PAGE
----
National Affairs: Status Quo

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Excitement in Congress over the condition of the farmer perennially arouses curiosity among citizens who depend on the farmer for food. "How," asked the man-at-the-lunch-counter last week, "is the farmer really fixed? What is the Government doing, or not doing, for him?"

There being no such, thing as a typical farmer; the distances and facilities between farms and markets being so various; the judgment of individuals—and the farmer remains a landmark of Individual-ism—running the scale it does, the first question of the man-at-the-lunch-counter is impossible to answer irrefutably. Some farmers drive Packards. Others ride mules. Some have radios. Others wear patched pants.

Agriculture is now seeking Federal aid in its marketing. Aid in producing has been furnished by the Government since 1921 when post-War deflation hit the farms. The Government has aided as follows:

1) By the twelve Federal land banks. The U. S. started these banks off with $750,000 capital each. They can loan money to help farmers to buy land; to purchase equipment, fertilizer, seed, livestock; to build buildings; to liquidate mortgages. Interest may not exceed 6%. Loans up to $25,000 are given on 50% of the appraised value of land and 20% of permanent improvements. Borrowers have to join local National Farm Loan Associations, buying stock in the banks equivalent to 5% of their loans. In this way, the U. S. has received most of its capital back and the Land Banks' capital has increased automatically.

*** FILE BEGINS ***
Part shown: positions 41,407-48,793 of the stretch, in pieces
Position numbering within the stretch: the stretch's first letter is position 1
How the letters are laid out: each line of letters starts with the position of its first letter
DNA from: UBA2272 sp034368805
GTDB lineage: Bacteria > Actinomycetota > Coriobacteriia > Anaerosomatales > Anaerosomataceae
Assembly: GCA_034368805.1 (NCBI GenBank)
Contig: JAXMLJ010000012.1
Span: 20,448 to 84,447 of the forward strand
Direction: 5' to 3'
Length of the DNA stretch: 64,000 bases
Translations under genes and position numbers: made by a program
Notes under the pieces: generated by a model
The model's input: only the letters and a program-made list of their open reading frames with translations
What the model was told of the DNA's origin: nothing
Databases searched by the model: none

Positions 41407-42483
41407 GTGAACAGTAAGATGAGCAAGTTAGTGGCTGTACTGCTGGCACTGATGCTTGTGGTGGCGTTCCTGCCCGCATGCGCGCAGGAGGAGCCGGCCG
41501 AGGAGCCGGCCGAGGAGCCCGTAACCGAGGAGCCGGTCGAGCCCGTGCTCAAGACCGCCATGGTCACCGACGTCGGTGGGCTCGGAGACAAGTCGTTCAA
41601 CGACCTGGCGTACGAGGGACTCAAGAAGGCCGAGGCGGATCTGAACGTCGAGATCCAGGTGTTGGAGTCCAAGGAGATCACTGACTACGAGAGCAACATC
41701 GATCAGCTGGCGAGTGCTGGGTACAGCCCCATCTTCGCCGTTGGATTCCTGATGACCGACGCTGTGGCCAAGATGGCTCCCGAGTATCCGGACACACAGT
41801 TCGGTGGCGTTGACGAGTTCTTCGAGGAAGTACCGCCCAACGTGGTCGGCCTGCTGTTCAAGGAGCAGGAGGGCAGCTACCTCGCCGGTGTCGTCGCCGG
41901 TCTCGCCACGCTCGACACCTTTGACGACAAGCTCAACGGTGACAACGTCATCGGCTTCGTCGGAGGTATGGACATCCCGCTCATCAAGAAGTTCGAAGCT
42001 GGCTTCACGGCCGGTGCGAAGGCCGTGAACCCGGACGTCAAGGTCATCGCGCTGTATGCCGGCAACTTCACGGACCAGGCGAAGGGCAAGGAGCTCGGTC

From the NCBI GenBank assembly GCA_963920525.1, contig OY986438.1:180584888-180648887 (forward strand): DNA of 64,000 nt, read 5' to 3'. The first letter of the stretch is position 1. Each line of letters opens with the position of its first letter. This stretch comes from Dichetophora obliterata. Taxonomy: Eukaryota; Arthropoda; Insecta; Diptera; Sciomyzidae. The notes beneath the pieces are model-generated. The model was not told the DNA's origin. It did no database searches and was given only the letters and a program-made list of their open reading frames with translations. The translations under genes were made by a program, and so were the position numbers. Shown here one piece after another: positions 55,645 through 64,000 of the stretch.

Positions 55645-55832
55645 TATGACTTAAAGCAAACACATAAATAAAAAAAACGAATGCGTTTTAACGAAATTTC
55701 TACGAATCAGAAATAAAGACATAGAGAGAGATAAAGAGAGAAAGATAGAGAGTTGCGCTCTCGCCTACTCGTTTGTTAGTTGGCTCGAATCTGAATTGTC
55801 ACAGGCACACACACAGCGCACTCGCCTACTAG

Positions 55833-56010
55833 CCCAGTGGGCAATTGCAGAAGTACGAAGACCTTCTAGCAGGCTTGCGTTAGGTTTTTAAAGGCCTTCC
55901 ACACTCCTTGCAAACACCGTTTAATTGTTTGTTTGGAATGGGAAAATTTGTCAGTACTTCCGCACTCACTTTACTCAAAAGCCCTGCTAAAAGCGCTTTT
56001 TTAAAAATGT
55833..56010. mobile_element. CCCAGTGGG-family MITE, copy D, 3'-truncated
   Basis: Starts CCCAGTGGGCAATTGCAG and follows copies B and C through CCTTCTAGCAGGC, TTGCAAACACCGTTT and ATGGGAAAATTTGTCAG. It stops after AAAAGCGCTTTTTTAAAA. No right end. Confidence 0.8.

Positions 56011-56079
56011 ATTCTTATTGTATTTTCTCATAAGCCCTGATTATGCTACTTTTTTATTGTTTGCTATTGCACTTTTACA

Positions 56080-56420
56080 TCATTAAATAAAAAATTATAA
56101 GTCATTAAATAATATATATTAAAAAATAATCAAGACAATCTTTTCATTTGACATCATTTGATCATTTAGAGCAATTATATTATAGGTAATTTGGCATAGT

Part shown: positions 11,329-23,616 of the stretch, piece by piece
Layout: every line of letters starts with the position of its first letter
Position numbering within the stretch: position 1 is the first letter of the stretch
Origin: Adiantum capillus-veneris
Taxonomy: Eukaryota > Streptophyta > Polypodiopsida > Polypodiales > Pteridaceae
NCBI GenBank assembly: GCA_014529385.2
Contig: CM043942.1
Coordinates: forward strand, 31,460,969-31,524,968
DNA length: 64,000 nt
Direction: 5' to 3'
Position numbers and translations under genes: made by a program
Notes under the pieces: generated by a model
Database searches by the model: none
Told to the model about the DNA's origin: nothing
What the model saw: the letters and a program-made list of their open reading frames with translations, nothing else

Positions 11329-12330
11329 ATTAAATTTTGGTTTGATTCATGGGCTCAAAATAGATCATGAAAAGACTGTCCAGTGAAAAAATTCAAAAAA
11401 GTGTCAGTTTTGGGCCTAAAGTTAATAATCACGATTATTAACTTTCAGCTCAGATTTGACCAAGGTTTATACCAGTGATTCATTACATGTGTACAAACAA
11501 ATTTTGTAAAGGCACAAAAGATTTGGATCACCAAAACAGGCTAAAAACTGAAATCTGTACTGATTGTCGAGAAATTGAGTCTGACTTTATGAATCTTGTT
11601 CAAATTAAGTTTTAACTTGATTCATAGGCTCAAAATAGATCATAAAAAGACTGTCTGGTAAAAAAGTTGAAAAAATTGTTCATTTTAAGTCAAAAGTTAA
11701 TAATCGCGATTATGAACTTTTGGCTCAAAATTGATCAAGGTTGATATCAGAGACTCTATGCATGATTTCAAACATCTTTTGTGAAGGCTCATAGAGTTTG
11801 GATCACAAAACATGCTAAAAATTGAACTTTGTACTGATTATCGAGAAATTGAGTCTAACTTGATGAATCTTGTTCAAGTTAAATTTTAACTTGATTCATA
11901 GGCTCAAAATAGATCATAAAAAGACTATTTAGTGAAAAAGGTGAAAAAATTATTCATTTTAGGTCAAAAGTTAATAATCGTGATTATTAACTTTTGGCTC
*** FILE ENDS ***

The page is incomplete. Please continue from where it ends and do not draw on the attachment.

From 1921 to April 30, 1928, the Land Banks made 335,000 loans to farmers, aggregating $1,118,000,000.

2) By joint-stock land banks. These are private enterprises, similar to the Federal Land Banks, slightly more restricted in power, chartered by the Federal Farm Loan Board.

From 1921 to April 30, 1918, the 50 joint-stock land banks closed 113,000 loans, aggregating $772,000,000.

3) By the twelve Federal Intermediate Credit Banks. These, established in 1923, capitalized for $5,000,000 each by the U. S., perform rediscounting services for the farmers. Since 1923, their rediscounts have been some $425,000,000, with renewals of $230,000,000.

On April 30, 1928, the cash and credit actually being used by farmers through these Federal agencies totalled $1,863,691,000.

The above figures reflect no particle of what the Government has done in the way of bolstering foreign credits to improve the U. S. farmer's foreign markets.

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